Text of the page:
products ln their own trucks to the
relief centre. Carpenters, street
rallwaymen and musicians are ac
lively aiding the teamsters ln the
Situation in Far East May
Cause Another Great
(By The Federated Press.)
San Francisco.—A resolution to
bar unemployed workmen from
entering California was the chief
result of the State unemployment
conference Just held here.
Cambie St. Grounds
Sunday, October 16th
AT 3 P.M,
For the Purpose of Raising: Funds for the
Famine Sufferers of Russia
J. D. Harrington and
J. Kavanagh
Collection for the Belief of Russia's Famine Victims
Australian Workers Are
Putting on Big
(By W. Francis Ahern.)'
(Australian  Correspondent,  The
Federated Press.)
Sydney, N.S.W.—A big campaign
is now under way in Australia for
the establishment of the proposed
chain of labor dally newspapers in
every Australian state. Organizers are out all over the continent,
and a start has boen made'e In the
raising of $1,750,000 necessary to
establish labor dailies in Sydney,
Melbourno and Perth, and to
strengthen existing dailies in Brisbane, Adelaide, Hobart, Broken
Hill and Ballarat.
The money Is being raised by a
levy of $2.CO from every adult
male unionist and $1.50 from women and juvenile unionists. Tho
sceme .also encloses the merging
of all existing labor papers Into
ono company—Labor Papers, Limited—with a ential bureau in the
intorests of efllciency and eocnomy.
A world-wide exccluslvo Labor-
Socialist cable and news service
Is part of the schome. It Is planned that the scheme will be able
to start with the beginning of 1922.
Patronize  Fed  AilverllMr-i
Decision of Washington
Conference Will Only
Have Force of Guns
(Federated  Press  Staff  Correspondent.)
Washington.—China's legitimate government at Canton, ln a
message cabled to.Ma Soo, representative of its president, Dr. Sun
Yat Sen, here, announced that the
offers from Poking of one of its
four commlssionershlpB to the
Washington conference had been
and would be flatly refused. Dr.
C. C. Wu, son of Dr. Wu Ting
Fang, Foreign Minister of the Canton government, will not bo one
of the delegation Bent here by Peking. South China, which claims
to speak for all China, will be represented here, lf at all, only in Its
own right,
Mr. Ma explained that thc issues
to be discussed in the conference
of the powers on the Fnr Eastern
situation ure not general, but concrete. It ls not the open door in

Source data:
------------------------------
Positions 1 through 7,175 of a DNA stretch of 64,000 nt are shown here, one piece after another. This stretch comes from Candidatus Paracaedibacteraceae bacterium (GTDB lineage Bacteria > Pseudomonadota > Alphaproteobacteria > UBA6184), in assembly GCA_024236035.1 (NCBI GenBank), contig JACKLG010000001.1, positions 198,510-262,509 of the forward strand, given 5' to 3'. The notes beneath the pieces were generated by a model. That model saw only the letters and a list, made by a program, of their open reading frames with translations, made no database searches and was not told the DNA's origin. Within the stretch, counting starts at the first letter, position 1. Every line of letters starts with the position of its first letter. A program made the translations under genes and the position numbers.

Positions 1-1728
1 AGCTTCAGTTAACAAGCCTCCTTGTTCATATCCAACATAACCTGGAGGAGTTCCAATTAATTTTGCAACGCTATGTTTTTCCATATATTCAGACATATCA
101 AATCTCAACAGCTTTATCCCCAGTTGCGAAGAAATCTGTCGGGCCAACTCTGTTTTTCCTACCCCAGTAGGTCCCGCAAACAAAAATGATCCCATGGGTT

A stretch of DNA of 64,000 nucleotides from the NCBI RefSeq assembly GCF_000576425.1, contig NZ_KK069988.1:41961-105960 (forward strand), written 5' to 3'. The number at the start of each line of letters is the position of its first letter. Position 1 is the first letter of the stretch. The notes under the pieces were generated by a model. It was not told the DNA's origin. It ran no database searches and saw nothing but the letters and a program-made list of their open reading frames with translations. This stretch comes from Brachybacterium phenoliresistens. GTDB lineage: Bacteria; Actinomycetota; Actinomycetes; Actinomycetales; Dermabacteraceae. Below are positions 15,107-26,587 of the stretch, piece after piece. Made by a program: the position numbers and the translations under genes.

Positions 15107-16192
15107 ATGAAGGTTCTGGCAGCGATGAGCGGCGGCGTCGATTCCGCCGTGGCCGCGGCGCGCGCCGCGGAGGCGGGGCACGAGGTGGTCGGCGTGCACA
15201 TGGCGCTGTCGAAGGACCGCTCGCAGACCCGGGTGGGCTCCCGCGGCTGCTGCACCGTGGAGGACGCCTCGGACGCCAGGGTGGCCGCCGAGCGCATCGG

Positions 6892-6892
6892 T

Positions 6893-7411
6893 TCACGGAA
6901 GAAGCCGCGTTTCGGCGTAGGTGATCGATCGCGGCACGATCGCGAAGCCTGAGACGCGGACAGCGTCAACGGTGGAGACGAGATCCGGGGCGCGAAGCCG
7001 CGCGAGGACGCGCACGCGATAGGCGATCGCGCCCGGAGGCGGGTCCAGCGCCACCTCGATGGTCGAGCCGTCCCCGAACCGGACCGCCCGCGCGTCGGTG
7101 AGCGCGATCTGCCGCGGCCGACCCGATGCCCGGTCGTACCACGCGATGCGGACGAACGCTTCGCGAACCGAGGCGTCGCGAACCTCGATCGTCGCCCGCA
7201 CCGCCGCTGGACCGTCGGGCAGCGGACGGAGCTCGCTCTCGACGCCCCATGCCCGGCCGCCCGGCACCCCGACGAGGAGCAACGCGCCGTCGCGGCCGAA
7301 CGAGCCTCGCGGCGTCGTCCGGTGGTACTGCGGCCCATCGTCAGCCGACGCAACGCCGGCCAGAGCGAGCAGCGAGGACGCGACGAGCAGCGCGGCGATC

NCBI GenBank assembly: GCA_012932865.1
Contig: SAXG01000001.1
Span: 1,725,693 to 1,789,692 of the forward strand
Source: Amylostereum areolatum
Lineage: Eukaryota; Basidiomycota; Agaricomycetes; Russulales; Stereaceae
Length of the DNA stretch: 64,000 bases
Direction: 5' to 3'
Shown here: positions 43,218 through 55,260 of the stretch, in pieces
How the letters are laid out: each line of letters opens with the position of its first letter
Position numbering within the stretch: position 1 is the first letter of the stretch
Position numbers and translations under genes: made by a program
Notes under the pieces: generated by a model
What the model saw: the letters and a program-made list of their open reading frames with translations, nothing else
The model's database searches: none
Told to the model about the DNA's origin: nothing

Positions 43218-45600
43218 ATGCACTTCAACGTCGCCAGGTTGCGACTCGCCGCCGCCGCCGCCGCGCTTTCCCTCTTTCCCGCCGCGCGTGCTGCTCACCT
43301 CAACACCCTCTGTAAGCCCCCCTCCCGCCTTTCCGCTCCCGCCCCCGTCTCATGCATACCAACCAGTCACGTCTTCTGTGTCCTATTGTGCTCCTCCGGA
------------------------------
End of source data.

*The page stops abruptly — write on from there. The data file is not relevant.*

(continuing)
China, but tho definite application
of the opon door rule and the
principle of the territorial integrity of China, In Shantung, Manchuria and the various other re
glons, that must be settled tf the
Orient ts to have peace. The day
for discussing abstract principles
Is past. The Canton government
speaks for China, and if It Is not
permittod to speak at this conference, the obviously this conference will fail to settle the Chinese
American wage-workers are con
cerned ln the failure of our State
Department to deal directly with
tho government at Canton, because Amorican labor wants peace
and disarmament. Just to the extent that China is turned over to
the receivership which Great Britain, Japan and the United States
may declare against her political
freedom, the menace of a later
revolt bby 350,000,000 Chinese
will give excuse to the military
clique of all countries to maintain standing armies and costly
South China will watch and
wait, and probably she will Join
the people of India, of Korea and
of Eastern Siberia in armed activity when the Washington conference has definitely refused to grant
her permission to Its cessions.
The Chineso are aware that Secretary Hughes ls a lawyer and
that as a lawyer he feels bound to
shut his eyes to facts in China and
to deal with the Peking government—which Is under Japanese
control—Just as he still deals only
with the Kerensky government of
Russia. The Chinese wait. They
smile 'politely at the suggestions
now coming from the White House
and Stute Department to tho effect
(Continued on page 4)
Inter-church Commission
Bares Rottenness of
Capitalist Sheets
A Scathing Condemnation
of Lying Tactics in
U.S. Steel Strike
.By the Federated Press)
(New York Bureau)